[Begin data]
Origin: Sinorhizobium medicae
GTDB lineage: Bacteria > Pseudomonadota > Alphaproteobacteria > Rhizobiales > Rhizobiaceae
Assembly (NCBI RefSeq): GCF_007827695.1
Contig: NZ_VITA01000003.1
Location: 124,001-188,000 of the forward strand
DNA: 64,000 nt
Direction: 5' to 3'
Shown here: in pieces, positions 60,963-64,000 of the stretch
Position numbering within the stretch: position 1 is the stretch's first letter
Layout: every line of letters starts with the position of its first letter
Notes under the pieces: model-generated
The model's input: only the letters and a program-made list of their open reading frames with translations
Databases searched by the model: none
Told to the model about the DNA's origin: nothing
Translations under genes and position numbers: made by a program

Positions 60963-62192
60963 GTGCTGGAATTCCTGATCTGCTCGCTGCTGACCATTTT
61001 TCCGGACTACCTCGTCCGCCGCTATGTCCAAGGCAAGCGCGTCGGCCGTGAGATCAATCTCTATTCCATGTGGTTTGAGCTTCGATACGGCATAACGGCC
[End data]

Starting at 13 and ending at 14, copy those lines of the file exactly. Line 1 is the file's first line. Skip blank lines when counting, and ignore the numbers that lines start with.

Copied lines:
Databases searched by the model: none
Told to the model about the DNA's origin: nothing